The heavy reflections of the display were not only a problem outdoors. Even indoors one felt like sitting in front of a mirror again and again. Especially, this was true with dark display contents. The display seemed unlike other Sony notebooks not AR coated.
Because of the good brightness of the display, it is possible to work outdoors, but, because of reflections, not very comfortable.
Horizontally, the display has a good stability to the vantage point. Unfortunately, one realizes heavy reflections at very acute angles.
Vertically, the display has a stretched area of operation. One can't nearly detect any deviation within this range. At an acuter angle, one observes that the display turns more and more green, if looking from bottom to top. Furthermore, the display gets brighter, when looking top-down.
If the Sony Vaio FE31B with Geforce Go 7400 video card is compared to other multimedia notebook which are equipped with a Geforce 7600 or a ATI X1600 video card, it rates relatively moderate regarding its 3D performance.
On the contrary, it clearly won against notebooks with integrated graphic solutions (GMX 900/950) in the fields of office applications.
The comparison of PCMark benchmarks led to similar results. The notebook rates clearly worse than notebooks with better video cards. But it must be admitted that FE31's Intel Core 2 Duo processor is a high-performance CPU, which has sufficient computational power for all office works.
The weak point in the fields of graphics is surely its NVIDIA Geforce Go 7400 video cards.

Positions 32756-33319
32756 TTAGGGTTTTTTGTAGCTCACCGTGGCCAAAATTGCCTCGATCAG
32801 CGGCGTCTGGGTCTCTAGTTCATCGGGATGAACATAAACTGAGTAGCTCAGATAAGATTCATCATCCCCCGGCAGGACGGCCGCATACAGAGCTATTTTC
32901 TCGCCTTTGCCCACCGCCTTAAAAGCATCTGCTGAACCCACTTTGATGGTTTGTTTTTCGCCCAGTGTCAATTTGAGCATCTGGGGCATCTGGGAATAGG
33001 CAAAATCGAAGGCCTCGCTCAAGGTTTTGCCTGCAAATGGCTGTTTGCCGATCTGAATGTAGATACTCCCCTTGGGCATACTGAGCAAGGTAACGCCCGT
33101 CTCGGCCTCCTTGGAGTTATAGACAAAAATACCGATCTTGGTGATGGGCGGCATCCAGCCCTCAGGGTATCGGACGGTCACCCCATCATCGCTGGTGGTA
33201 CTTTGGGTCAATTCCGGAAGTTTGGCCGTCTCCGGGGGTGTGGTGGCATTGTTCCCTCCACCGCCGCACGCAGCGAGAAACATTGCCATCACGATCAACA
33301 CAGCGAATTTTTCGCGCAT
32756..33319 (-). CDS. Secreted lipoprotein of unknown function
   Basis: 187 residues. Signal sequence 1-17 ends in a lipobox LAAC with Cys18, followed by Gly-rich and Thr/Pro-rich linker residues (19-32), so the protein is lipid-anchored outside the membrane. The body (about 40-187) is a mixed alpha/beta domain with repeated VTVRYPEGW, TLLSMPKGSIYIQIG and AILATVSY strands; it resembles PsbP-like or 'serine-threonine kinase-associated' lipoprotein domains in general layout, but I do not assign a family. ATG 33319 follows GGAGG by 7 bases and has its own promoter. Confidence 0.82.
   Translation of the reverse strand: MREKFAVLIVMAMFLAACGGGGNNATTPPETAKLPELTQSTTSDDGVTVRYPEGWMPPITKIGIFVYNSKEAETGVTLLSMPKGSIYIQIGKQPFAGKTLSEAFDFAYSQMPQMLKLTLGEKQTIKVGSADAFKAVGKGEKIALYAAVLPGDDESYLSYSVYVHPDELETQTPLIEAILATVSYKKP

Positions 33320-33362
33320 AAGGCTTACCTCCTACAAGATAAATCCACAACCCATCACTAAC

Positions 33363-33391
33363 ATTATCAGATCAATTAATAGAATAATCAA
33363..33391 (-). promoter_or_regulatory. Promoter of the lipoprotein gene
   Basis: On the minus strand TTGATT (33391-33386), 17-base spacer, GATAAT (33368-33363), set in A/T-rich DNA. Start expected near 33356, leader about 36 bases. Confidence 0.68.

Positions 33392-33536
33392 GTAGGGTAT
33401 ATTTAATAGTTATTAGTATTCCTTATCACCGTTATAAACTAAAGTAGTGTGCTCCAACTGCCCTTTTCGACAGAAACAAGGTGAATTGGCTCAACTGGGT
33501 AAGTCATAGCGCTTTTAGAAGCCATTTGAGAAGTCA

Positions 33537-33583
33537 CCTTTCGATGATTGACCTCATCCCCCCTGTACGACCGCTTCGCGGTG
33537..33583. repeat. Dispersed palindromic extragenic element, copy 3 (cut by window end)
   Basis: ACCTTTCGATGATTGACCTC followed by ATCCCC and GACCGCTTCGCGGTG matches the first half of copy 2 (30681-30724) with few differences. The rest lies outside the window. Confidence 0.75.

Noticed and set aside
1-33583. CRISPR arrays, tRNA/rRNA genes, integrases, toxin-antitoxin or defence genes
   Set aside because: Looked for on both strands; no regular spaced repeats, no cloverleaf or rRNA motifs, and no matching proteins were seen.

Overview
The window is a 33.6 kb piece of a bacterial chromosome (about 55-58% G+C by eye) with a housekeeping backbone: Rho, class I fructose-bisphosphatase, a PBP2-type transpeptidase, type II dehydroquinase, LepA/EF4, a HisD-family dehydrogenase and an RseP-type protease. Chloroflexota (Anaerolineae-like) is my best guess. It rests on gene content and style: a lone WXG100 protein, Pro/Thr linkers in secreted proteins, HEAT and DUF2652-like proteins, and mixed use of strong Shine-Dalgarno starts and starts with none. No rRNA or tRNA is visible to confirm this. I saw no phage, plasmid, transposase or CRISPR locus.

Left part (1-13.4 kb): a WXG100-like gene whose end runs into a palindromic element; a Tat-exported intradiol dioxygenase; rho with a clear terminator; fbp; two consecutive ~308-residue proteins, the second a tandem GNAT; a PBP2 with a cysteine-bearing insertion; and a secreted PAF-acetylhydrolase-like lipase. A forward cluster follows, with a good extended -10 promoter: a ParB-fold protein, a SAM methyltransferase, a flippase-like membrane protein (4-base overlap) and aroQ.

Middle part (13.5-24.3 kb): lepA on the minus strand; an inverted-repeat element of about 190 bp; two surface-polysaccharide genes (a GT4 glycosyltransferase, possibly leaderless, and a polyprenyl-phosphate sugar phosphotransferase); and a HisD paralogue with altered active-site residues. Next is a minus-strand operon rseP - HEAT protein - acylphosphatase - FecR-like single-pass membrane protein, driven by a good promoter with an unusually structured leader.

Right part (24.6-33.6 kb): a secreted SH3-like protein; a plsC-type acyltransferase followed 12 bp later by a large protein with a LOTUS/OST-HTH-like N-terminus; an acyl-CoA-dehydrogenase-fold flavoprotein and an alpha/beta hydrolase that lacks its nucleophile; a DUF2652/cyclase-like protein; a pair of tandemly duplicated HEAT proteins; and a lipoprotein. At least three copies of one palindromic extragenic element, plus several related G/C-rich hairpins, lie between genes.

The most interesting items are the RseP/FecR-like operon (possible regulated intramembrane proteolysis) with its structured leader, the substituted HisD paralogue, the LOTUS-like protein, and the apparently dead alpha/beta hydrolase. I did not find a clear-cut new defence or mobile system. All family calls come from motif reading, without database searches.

Besides the following benchmarks, we checked the notebook with some games. The action-shooter Serious Sam 2 was only playable at a resolution of 1024x768 with medium details and without AA. Still, the display flickered sometimes.
Fifa 2007 Demo run at about 50-60 fps (default resolution of the demo). Still, we could observe slight streaks.
|3DMark 2001SE Standard||12761 points|
|3DMark 03 Standard||4187 points|
|3DMark 05 Standard||1782 points|
|3DMark 06||803 points|
|PCMark 04 Standard||5146 points|
|PCMark 05 Standard||3516 points|
The emissions are rather low, because of the moderate performance of the video card. The Sony Vaio VGN-FE31B was very quiet in idle mode. Even under load we could only measure 35.8 dB. The loudest part of the notebook is its optical drive, with noise emission of 39.9 dB in play-back mode, with is just acceptable.
33.7 / 35.8 / 33.7 dB(A)
||39.9 / dB(A)|
||0 / 35.8 dB(A)|
min: , med: , max: (15 cm distance)
Because of the CPU, the GPU and also the magnesium case the notebook gets only slightly warmer and is nearly free of hot spots. At the upper side the maximum measured temperature was 31.6°C, at the bottom side it only slightly increased to 36.1°C.
palmwrist: 30.7°C max: 31.6°C avg: 30.6°C
max: 36.1°C avg: 33.6°C
The speakers have an acceptable clear sound at a passable loudness. The maximum loudness is good, but the speakers sound tinny and the basses are missing at maximum loudness.
The battery runtime of the Sony Vaio VGN-FE 31B was moderate, only at minimum brightness and using power save mode, the battery runtime was acceptable. The battery runtime is between 1,5 and slightly above 3 hours.
Without load (Idle), min. brightness, without WLAN: Watt (not possible to measure)
+ max. brightness: 27.1 Watt
+ WLAN: 28.4 Watt
Full load (+WLAN, max brightness): max. 53.6 Watt
|Idle (without WLAN, min brightness)||3h 20min|
|WiFi Surfing||2h 00min|
|Load (maximum brightness)||1h 35min|
Sony Vaio VGN-FE31B is a notebook of very good workmanship, that looks rather good and convinces through a robust case. Especially, the magnesium case is a clear surplus.
On the one hand the display was bright and of an acceptable illumination, but on the other hand the weak point is its heavily reflecting surface.
The 3D performance could be better, but for applications of all kind, the Core 2 Duo CPU and the Geforce 7400 are sufficiently powerful. In the fields of games, its video card rates clearly worse compared to other notebooks of the medium-class which are equipped with an Geforce 7600 or an Radeon X1600.
The temperature and noise emissions are positively low, which makes it an ideal office notebook. The battery runtime is rather moderate, and therefore, its mobile use is limited.